org.threeten.extra.YearWeek.from( // Convert from a `LocalDate` object to a `YearWeek` object representing the entire week of that date’s week-based year. LocalDate.parse( "1998-12-31" ) // Parse string into a `LocalDate` objects. ).getWeek() // Extract an integer number of that week of week-based-year, either 1-52 or 1-53 depending on the year.
I'm trying to understand how java.util.Calendar.get(java.util.Calendar.WEEK_OF_YEAR) works
Don’t! That class is a bloody mess, and best left forgotten.
The answer by npe is correct. In
Calendar, the definition of a week varies by locale. A well-intentioned feature, but confusing.
Standard week definition
There are many ways to define “a week” and “first week of the year”.
the week with the year's first Thursday
A standard week begins with Monday and ends with Sunday.
Week # 1 of a standard week-based-year has the first Thursday of the calendar-year.
The java.time classes supplanted the troublesome legacy date-time classes. These modern classes support the ISO 8601 week through the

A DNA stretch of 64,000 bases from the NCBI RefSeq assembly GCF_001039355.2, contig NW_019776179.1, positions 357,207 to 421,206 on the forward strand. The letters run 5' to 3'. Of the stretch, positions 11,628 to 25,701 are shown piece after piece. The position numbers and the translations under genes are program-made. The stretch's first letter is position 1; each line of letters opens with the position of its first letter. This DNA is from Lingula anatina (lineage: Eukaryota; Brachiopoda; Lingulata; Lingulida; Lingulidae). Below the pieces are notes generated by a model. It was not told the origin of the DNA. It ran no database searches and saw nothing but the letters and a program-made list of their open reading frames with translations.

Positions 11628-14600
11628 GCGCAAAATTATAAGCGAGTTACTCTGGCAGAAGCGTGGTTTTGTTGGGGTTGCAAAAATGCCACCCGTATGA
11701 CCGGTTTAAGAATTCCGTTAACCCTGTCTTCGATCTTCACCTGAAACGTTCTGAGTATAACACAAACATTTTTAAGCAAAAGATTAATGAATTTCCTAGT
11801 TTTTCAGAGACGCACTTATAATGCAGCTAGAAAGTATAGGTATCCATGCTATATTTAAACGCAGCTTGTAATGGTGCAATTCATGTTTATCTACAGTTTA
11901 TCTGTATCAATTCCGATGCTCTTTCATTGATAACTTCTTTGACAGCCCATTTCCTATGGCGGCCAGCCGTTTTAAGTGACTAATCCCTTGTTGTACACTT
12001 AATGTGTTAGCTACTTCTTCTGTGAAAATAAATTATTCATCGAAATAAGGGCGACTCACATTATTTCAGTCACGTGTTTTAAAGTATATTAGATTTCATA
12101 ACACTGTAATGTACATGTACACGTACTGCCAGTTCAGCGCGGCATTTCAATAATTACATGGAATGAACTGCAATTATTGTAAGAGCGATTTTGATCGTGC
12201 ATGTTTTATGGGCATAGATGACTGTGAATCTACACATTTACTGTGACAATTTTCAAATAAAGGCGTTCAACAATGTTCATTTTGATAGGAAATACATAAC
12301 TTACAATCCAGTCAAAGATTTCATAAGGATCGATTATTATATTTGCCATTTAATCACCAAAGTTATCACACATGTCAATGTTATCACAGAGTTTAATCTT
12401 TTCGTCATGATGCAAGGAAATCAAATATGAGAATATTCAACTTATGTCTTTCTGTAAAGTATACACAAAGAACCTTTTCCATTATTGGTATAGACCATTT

IsoFields class, holding three constants that implement
LocalDate::get to access the
LocalDate ld = LocalDate.parse( "1998-12-31" ) ; int weekOfWeekBasedYear = ld.get( IsoFields.WEEK_OF_WEEK_BASED_YEAR ) ; int yearOfWeekBasedYear = ld.get( IsoFields.WEEK_BASED_YEAR ) ;
Notice the day after, the first day of the new calendar year 1999, also is in the same week, week # 53 of week-based 1998.
LocalDate firstOf1999 = ld.plusDays( 1 ); int weekOfWeekBasedYear_FirstOf1999 = firstOf1999.get( IsoFields.WEEK_OF_WEEK_BASED_YEAR ) ; int yearOfWeekBasedYear_FirstOf1999 = firstOf1999.get( IsoFields.WEEK_BASED_YEAR ) ;
ISO 8601 string format
The ISO 8601 standard defines a textual format as well as a meaning for week-based-year values:
yyyy-Www. For a specific date, add day-of-week numbered 1-7 for Monday-Sunday:
Construct such a string.
String outputWeek = ld.format( DateTimeFormatter.ISO_WEEK_DATE ) ; // yyyy-Www
String outputDate = outputWeek + "-" + ld.getDayOfWeek().getValue() ; // yyyy-Www-d
YearWeek yw = YearWeek.from( ld ) ; // Determine ISO 8601 week of a `LocalDate`.